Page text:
Artist's depiction of a type IV secretion system nestled within a bacterial cell membrane. This structure shoots out thousands of toxic molecules (purple) into human cells during an infection. Credit: Caltech Experts predict that by 2050, antibiotic-resistant bacteria will cause as many deaths as cancer. Now, for the first time, Caltech scientists have created a 3-D image of a molecular structure that many different bacteria use to pump toxins into human cells and spread antibiotic-resistance genes to other bacteria. Understanding the architecture of this structure is a first step toward combating its effects. The study was conducted in the laboratory of Grant Jensen, professor of biophysics and biology and Howard Hughes Medical Institute Investigator. A paper describing the work first appeared online in the March 23 issue of EMBO Reports. The researchers looked specifically at Legionella, the bacteria that causes Legionnaires' disease, a severe and often lethal form of pneumonia. When Legionella invades a human cell, it wraps itself in a protective vesicle and opens the molecular structure, known as a type IV secretion system. The molecular "machine" sits in the cell membrane of the bacterium and proceeds to shoot tens of thousands of toxic molecules—hundreds of different types—into the human cell, hijacking cellular pathways and overwhelming the cell's defenses. Some type IV secretion systems are thought to be instrumental in spreading antibiotic-resistance genes throughout the bacterial population. "Understanding the structure of the type IV system is crucial to developing new antibiotics to disable it," says first author and postdoctoral scholar Debnath Ghosal. "While this study focuses only on the secretion system of Legionella, a very similar machine is used by many bacteria—such as the pathogens that cause stomach cancer, Q fever, and whooping cough." To image the structure—which, at 40 nanometers in diameter, is about 1,000 times too small to be seen by the human eye—the researchers employed a technique called electron cryotomography. In this method, bacteria are frozen alive and then rotated under a powerful electron microscope to create a series of 2-D images that can be digitally reconstructed into a 3-D picture. This was the first-ever image of a type IV machine within a bacterium. The imaging revealed that the structure is shaped into concentric arches, like the symbol for Wi-Fi. Understanding the structure should eventually aid efforts to design drugs that can block the machine. Developing a drug that would disable even one core protein component of the secretion system, Ghosal says, would enable human cells to fight back against the bacterial infection. "Most current antibiotics focus on destroying the cellular envelope that encompasses a bacterial cell, preventing it from replicating," says Jensen. "Developing new antibiotics that target different aspects of the bacterial cell, such as the type IV secretion system, would enable us to block infections in additional ways." The paper is titled "In situ structure of the Legionella Dot/Icm type IV secretion system by electron cryotomography." In addition to Ghosal and Jensen, coauthors are Caltech research scientist Yi Wei Chang, Kwang Cheol Jeong of the Washington University School of Medicine and the University of Florida, and Joseph Vogel of the Washington University School of Medicine. Funding was provided by the National Institutes of Health and the National Institute of Allergy and Infectious Diseases. Explore further: Spread of antibiotic resistance understood by unravelling bacterial secretion system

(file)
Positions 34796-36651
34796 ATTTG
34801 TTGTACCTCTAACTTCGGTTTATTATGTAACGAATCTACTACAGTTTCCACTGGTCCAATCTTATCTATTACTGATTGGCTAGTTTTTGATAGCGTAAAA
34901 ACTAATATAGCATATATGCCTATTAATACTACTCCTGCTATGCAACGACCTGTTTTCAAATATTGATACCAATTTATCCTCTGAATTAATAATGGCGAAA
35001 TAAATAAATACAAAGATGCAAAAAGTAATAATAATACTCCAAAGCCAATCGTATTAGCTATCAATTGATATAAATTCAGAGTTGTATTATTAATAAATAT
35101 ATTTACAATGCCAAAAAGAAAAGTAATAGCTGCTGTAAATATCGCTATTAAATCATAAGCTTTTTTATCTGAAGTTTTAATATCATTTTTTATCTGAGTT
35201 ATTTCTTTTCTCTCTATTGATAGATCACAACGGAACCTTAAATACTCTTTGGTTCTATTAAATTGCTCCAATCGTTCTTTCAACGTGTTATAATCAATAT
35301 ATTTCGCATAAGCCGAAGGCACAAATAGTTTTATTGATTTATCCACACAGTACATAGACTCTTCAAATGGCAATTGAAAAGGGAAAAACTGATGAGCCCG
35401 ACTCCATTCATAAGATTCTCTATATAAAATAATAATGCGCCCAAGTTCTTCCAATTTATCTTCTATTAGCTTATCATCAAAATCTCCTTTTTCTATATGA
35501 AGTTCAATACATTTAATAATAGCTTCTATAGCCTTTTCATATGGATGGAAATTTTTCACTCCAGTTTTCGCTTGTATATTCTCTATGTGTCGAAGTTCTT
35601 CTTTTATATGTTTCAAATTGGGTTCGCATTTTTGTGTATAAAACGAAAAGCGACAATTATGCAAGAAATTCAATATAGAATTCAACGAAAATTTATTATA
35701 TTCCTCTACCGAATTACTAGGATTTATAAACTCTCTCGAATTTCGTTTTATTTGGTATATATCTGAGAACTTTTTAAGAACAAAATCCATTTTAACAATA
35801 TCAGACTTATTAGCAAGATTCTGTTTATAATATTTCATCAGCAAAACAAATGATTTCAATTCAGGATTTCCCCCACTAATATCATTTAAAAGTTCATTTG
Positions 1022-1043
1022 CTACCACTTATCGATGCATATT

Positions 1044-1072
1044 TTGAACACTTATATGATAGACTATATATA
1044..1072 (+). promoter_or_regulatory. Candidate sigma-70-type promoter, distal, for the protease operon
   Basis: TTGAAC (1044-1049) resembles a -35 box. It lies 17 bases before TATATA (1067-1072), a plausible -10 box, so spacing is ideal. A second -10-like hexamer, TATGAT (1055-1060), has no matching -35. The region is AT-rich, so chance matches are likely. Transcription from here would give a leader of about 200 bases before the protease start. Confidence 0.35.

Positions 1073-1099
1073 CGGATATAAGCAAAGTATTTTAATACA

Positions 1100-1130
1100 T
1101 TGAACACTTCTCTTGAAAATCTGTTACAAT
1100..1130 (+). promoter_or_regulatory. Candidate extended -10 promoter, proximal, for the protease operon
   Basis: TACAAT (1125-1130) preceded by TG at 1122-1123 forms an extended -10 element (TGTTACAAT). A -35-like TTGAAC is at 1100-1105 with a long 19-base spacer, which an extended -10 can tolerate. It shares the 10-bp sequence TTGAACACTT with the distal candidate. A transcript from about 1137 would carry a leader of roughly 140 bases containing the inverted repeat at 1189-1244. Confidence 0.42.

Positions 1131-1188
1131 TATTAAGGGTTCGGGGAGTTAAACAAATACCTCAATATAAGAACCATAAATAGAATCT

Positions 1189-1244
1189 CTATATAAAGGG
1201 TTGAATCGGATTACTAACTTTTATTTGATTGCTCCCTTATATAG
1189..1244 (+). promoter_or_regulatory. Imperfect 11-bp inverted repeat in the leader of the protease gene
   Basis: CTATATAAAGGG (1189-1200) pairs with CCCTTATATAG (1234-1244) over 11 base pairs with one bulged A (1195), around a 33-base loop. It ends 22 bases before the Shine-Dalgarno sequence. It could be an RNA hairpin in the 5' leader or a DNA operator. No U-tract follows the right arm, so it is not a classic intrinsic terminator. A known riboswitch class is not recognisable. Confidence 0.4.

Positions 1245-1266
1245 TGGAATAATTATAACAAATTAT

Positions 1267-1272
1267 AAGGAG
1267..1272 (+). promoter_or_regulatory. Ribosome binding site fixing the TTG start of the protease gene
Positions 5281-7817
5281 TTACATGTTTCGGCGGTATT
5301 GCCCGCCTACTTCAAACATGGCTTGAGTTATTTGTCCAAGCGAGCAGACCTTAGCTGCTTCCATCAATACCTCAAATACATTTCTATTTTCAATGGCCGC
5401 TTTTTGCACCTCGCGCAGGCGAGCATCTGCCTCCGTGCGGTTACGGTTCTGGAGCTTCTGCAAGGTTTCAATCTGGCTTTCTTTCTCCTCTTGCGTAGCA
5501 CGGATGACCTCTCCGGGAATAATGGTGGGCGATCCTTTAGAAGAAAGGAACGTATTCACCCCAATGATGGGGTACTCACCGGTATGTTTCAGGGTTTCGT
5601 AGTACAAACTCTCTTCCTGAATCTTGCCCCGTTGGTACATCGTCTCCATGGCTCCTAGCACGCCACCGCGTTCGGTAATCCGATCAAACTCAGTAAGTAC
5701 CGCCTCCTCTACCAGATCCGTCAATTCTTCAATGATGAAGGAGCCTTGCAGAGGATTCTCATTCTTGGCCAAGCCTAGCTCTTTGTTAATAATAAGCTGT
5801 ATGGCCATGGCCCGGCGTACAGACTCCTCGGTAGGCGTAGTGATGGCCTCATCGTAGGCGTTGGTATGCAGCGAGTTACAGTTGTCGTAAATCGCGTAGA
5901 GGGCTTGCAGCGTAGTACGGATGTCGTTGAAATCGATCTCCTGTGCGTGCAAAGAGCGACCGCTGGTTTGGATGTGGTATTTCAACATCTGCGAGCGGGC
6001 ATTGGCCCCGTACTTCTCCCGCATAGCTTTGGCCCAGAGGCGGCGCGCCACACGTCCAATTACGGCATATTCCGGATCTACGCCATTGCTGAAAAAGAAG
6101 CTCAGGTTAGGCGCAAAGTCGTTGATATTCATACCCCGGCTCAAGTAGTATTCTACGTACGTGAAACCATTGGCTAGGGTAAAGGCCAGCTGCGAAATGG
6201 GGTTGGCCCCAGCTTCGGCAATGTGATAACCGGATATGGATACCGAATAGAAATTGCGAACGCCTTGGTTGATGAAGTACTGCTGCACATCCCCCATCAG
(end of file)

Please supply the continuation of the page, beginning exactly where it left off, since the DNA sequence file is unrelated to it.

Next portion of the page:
News Article | April 18, 2017
Site: www.futurity.org